Open Source

Open source depends upon your bug reports

Jack Wallen explains why it is important for open source users to participate in the process of filing bugs and supplying important information to developers.

Over the weekend I did an update on my Elive Compiz powered main PC. I didn't realize it at the time but the update was actually an upgrade (I ran the update via Syanptic not apt-get, otherwise I would have known) and I wound up running the unstable version. This unstable version had some issues with some of the aspects that drew me to the distribution in the first place. No longer did the 3D cube work. Shading windows up and down was now an exercise in patience; there were issues with drop shadows; and opacity was having issues of its own. Of course these are all minor in the grand scheme of things. I could still get my work done, but it wasn't the same.

After this happened I poked around the system a while to see if I could figure it out. I couldn't. So I checked the Elive Forums and didn't find anything. So I posted my information to the forums, knowing the developers read and replied to many of the posts. After that was over, I headed to the Elive Bug Tracking page to see if anything had been posted. Sure enough my issue had already been reported as a bug. But instead of going off happily, waiting for said bug to be squashed, I decided to help out and post any information I could that might help the developers solve the problem. After all, I use the software and would like the issue to be resolved as quickly as possible.

All I needed to do was open up a terminal window and copy the contents of my ~/.xsession-errors into a comment on that particular bug (after logging in of course). I've done my part to help take care of this bug. Of course I will do more if needed. And had the bug not been reported, I would have done so. Why? Because I feel it's my duty, as a long-time user of open source software, to help in any way I can. And one of the best ways users can help is by reporting bugs (or adding helpful information to already reported bugs).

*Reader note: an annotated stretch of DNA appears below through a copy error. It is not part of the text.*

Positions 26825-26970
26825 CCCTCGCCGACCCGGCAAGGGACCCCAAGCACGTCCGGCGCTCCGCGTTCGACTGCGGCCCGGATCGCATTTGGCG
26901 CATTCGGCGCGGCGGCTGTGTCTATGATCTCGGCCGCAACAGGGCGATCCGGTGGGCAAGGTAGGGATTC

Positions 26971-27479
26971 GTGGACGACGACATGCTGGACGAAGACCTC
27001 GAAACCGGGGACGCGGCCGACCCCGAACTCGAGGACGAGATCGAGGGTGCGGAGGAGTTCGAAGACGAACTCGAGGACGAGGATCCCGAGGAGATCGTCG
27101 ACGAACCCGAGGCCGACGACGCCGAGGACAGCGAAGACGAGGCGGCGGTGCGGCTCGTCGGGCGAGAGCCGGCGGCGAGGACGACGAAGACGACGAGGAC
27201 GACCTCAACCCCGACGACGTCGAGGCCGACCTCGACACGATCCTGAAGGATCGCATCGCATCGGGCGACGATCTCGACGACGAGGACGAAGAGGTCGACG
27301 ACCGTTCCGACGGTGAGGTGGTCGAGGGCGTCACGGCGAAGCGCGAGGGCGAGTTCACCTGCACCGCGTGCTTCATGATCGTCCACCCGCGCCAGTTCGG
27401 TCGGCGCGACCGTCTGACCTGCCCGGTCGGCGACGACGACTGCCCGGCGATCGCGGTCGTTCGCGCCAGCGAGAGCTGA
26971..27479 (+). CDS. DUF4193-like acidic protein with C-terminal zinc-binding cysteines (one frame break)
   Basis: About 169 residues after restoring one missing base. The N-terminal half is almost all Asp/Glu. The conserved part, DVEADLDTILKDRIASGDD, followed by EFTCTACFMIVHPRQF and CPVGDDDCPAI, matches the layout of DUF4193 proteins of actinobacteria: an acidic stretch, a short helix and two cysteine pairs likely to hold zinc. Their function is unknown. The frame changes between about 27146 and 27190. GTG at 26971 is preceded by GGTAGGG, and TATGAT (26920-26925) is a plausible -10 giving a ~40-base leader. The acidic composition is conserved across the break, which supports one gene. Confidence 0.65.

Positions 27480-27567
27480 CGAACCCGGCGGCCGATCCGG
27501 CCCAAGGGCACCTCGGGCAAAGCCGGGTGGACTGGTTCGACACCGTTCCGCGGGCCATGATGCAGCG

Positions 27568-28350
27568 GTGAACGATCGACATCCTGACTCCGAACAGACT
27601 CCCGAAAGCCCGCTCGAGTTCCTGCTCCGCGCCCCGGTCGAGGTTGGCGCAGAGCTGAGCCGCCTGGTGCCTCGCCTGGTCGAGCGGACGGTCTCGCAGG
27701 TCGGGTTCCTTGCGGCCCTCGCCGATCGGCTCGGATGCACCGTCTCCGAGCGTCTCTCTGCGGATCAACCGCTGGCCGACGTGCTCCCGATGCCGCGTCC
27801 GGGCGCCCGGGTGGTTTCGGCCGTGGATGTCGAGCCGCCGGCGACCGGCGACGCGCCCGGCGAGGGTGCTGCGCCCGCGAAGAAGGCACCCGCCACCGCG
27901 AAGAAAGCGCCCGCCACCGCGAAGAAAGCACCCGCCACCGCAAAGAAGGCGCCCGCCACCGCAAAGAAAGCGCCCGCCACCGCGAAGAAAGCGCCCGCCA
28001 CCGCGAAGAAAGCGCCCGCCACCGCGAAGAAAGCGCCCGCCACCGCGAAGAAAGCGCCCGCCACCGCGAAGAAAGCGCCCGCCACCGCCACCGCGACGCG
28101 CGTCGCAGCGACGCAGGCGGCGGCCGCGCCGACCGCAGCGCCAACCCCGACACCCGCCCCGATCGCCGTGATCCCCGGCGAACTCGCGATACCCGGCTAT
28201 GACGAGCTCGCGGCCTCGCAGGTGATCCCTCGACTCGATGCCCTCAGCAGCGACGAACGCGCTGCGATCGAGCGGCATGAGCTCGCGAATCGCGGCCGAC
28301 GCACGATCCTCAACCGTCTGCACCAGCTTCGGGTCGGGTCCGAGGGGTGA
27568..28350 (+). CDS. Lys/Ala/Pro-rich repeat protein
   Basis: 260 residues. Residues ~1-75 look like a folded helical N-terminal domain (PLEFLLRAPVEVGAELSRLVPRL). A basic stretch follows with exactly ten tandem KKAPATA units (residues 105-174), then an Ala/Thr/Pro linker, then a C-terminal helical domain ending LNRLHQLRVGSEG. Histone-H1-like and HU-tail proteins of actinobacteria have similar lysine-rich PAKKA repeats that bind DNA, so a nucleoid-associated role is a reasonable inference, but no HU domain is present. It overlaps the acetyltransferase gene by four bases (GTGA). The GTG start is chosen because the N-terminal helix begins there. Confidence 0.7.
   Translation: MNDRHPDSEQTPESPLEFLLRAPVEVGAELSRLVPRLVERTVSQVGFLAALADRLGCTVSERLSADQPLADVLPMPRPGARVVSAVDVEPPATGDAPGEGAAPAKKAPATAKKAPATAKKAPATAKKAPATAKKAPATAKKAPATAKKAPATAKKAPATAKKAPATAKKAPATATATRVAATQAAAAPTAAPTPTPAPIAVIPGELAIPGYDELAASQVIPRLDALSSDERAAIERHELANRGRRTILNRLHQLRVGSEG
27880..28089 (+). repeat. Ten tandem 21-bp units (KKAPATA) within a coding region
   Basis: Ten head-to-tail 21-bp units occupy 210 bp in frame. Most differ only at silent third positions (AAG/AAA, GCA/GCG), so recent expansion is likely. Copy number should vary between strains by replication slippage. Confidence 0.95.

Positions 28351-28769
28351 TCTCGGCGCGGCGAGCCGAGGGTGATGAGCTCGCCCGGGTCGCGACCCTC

To that end I thought it would be helpful to list the bug tracking tools for all the major distributions and desktops.

Now when you go to report bugs there is a tool you might want to take advantage of. I was made aware of it after reporting my bug to Elive. The text I copied was rather lengthy and I had no idea there was a tool made for such a purpose. A pastebin Web site (such as Pastebin) allows you to submit a snippet of code (or output from a command) and it will give you a file back which you can paste on a bug reporting tool. This keeps threads on bugs more compact so developers do not have to scroll and scroll to get to helpful information. The Pastebin site in particular offers a ton of different syntax highlighting to make your bug reporting even easier.

I know there are a lot of people out there who are more than willing to help with bug reporting. A number of those people are open source users. To those people who are not the type that would report (or help with) a bug, I ask you, is it too much to give back a scrap of information that might help your favorite open source software improve?

Do your open source community a favor and start helping to squash bugs as they come up. Open source software will be better for it and you will have done a good deed.

About

Jack Wallen is an award-winning writer for TechRepublic and Linux.com. He’s an avid promoter of open source and the voice of The Android Expert. For more news about Jack Wallen, visit his website getjackd.net.

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